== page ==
As much as the sun is paired with the earth, so is nobility an integral part of monarchy. At times untouchable in its virtue, but at time perfidious and shameful, organizing a new nobility for the sake of maintaining the new monarchy and the new state is a vital issue that must be discussed.
There have been several ways that nobility has been chosen through the years and in the various monarchies that have graced our lands, each with their own merits, and just like the monarchy, itself, it is not the method by which they are chosen, but encouraging that which is moral and rejecting that which leads to evil that must be considered.
The Roman monarchs did not ‘choose’ the nobility. Except for the rarest of cases, it was the members of the families who had first shed blood to found Rome, or showed their virtue through other means. The first 100 senators appointed by Romulus became the fathers of the nation ‘patres’ and their descendants became patricians.
In Europe, various different ways could lead to nobility. Through the earliest fighters by a king’s side to a great genius or loyalty. Some positions were bought, favours may have been traded, and in a truly despicable manner, they can even be chosen by elected bodies.
Of course, our concerns should not be entirely with how the nobility is chosen, but how to make sure that they remain the shining beacons of virtue, worthy of their positions, and how to punish those who stray from their duties.
The monarch must be in full control of whom is given such titles, grants of land, and responsibilities, because nobility is, first and foremost, a responsibility. Though the later generations in the Age of Monarchy became gluttons, sexual deviants, and despicable traitors, such as the French Court under Louis XVI, the traitors of the English Civil War, and the Fronde, for which the idea of nobility has been tarnished in the minds of men, nobility is meant to serve as an example. Their lands and their people are meant to be under their guardianship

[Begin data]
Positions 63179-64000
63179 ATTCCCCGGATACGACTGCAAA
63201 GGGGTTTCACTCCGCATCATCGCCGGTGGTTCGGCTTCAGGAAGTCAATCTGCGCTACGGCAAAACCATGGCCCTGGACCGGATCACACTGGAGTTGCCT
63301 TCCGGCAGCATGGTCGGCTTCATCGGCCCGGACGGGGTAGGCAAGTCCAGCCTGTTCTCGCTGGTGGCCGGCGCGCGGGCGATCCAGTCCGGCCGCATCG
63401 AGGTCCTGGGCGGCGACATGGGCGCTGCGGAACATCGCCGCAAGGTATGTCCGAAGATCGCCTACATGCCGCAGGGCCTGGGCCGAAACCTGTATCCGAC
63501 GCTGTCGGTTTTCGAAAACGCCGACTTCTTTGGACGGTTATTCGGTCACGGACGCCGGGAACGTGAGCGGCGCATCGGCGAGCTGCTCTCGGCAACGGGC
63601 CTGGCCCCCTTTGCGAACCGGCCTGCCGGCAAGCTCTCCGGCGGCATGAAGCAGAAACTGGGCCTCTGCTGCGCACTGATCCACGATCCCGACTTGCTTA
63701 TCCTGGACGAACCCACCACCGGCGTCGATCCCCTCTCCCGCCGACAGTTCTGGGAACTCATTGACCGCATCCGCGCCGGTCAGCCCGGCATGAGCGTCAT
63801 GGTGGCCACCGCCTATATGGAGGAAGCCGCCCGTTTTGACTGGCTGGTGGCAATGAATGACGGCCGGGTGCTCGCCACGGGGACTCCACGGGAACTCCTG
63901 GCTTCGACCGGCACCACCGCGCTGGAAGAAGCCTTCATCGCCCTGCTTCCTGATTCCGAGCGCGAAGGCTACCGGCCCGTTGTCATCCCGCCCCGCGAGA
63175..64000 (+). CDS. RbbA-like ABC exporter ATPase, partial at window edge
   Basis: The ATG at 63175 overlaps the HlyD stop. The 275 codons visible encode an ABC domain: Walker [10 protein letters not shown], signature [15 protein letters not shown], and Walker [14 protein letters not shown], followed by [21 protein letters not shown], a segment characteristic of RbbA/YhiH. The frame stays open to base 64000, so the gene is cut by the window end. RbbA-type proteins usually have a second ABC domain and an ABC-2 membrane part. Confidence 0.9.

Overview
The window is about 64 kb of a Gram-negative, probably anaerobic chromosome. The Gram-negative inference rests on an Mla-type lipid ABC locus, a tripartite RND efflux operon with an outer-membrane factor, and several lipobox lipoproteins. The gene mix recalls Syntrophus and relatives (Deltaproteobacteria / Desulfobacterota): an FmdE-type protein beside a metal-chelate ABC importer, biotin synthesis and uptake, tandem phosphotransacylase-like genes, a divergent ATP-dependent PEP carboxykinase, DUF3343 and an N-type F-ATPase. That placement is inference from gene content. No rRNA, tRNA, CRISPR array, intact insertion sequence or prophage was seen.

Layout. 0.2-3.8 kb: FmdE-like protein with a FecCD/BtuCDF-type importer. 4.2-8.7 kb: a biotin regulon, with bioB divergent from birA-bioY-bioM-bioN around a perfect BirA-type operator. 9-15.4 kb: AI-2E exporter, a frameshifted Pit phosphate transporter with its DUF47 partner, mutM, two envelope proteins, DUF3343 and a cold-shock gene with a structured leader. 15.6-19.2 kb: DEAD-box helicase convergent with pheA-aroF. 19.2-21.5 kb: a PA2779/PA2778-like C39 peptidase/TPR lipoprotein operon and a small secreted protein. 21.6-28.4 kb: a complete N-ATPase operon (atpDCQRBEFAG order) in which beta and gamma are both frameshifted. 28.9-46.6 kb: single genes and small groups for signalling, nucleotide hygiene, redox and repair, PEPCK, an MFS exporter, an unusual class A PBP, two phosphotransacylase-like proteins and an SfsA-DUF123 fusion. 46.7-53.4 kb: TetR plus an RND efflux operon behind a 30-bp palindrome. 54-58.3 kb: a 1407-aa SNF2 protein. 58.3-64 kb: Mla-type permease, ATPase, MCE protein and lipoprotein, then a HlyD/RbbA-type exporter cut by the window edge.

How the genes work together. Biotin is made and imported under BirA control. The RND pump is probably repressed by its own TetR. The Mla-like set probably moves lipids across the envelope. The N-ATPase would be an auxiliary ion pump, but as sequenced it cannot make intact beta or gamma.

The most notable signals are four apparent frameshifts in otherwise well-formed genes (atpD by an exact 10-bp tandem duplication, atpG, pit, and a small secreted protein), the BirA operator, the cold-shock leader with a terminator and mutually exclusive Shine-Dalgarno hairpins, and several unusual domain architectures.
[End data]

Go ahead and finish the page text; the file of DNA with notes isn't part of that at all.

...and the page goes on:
How do we encourage such behaviour in a new nobility, then? The manner in which they are granted such favour must be wholly moral and ethical. One who is willing to lay down his life for the king or the monarchy itself, one who uses the gifts of his intelligence to better the state and the living conditions of the people, one whose moral character remains as a model for others, these are the ones who should be given respect and duty as nobility.
The idea of inheritance, not of wealth, but of manners, ideals, and virtue is how to ensure that nobility keeps its place and remains such that the people view them with respect and as models of behaviours, not as something to be loathed. The power granted to the monarch to loose and bind nobility to the court must also be exercised with absolute authority and without hesitation. A stain on the nobility is a stain on the monarch, the court, the state, and the very institution of monarchy itself. It is a treason of the lowest form to cause such harm to so many. The nobles who dared to raise their swords directly against their king in the past are no different than the nobles who, through their actions, threaten the state, the king, and the institution.
Far more than the people, the nobles must be bound to their land and their country. A citizen may have patriotism or nationalism in his private duties to the country, but the noble must bear the same weight and also carry with him the responsibility of ensuring his people and lands are well taken care of. They are directly responsible for all they survey, and must keep themselves pure to do so.